Team 101

Notebook: Wolverines prepare for first road test

“These are always really big challenges,” said Michigan coach John Beilein. “South Carolina’s got a terrific team. They had two really good big men last year, they got all their perimeter (players) back and their young kids that play inside are as physical as anyone we’ve seen — really posting up strong.”

The No. 25 Michigan basketball team is coming off a big week in New York City — one that saw the Wolverines re-insert themselves in the national spotlight with wins over Marquette and Southern Methodist at the 2K Classic Tournament in New York City, entering both the AP and USA Today Coaches Poll shortly afterward.

Neither victory was particularly close as Michigan (4-0) staked itself out to an early double-digit lead in each game behind strong play from its newfangled frontcourt, and with their win Friday night, the Wolverines snapped a two-game losing streak to the Mustangs that included a 24-point blowout almost exactly one year ago.

Now, the Wolverines will look to bring that momentum on their first true road trip of the season.

Michigan will travel to Columbia to face an undefeated South Carolina team with a dangerous trio of guards and a long and athletic frontcourt.

“These are always really big challenges,” said Michigan coach John Beilein. “South Carolina’s got a terrific team. They had two really good big men last year, they got all their perimeter (players) back and their young kids that play inside are as physical as anyone we’ve seen — really posting up strong. Frank’s teams always play hard. They’re really going to be very aggressive defensively, turn us over, get steals, et cetera. We’re going to have to be really good with our offense.”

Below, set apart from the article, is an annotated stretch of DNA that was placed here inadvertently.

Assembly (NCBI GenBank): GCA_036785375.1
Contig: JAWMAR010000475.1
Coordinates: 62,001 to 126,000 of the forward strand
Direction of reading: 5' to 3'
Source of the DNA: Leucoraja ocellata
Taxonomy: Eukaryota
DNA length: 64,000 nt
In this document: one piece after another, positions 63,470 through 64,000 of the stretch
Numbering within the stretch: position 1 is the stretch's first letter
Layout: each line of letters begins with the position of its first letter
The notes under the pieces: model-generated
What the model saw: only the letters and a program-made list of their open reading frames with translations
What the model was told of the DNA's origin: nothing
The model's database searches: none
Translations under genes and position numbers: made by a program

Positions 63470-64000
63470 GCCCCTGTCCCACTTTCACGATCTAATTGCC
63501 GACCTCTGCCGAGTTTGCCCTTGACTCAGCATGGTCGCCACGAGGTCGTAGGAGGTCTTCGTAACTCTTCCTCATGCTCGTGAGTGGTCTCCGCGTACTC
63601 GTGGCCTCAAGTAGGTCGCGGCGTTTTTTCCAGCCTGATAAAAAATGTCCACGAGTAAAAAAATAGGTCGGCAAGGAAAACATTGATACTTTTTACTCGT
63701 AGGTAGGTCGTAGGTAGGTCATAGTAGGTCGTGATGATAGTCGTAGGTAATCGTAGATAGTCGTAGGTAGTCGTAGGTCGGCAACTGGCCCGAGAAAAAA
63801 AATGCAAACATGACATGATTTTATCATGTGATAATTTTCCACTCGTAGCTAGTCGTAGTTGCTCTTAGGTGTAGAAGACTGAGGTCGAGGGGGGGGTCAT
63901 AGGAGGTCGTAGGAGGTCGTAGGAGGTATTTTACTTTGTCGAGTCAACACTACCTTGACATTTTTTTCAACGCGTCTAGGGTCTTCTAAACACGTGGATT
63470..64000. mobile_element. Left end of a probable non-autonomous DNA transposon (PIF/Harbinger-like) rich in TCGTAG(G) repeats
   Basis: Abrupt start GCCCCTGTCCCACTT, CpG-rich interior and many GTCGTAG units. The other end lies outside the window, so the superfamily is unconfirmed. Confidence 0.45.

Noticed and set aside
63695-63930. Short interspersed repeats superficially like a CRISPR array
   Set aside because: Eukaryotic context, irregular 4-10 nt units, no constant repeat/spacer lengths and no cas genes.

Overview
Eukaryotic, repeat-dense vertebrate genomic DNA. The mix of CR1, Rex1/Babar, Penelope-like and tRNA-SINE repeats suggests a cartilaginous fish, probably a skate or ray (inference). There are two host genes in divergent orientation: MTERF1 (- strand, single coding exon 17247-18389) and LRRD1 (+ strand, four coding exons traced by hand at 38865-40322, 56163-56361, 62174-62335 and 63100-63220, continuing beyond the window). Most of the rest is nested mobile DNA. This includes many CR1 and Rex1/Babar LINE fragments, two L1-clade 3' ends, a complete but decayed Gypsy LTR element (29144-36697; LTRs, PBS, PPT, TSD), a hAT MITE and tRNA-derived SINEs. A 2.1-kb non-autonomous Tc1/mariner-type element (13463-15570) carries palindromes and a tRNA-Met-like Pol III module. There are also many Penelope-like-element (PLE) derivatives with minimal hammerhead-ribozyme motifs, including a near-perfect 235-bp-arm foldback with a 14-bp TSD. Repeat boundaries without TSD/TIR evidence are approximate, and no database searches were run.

“And then staying in front of them on defense is a challenge. They’ve really got some great quickness … The three perimeter guys are shooting the ball the lights-out right now, too. It’s a tough challenge, to stay in front of them and to contest their outside shooting.”

Senior Sindarius Thornwell leads the way for the Gamecocks with 20.8 points per game, with an impressive shooting split (fg/3pt/ft) of 45/48/91.

“I look at last year’s stats a lot as well, and (Thornwell’s) assist-turnover (ratio) last year was great,” Beilein said. “He’s a consistent 35-40 percent shooter over his career … He’s just a good player. When you have a senior that’s been starting for a few years, that’s what they should be.”

South Carolina also features a familiar face in their backcourt in sophomore guard PJ Dozier. Dozier, a member of the class of 2015, was heavily recruited by Michigan, taking an official visit to Ann Arbor in the fall of 2014.

But the lanky 6-foot-6 wing had numerous family ties to South Carolina — his dad and uncle both played for the men’s team while his sister played for the women’s team — and also grew up in Columbia, both of which were factors that most likely influenced his decision to sign with the Gamecocks.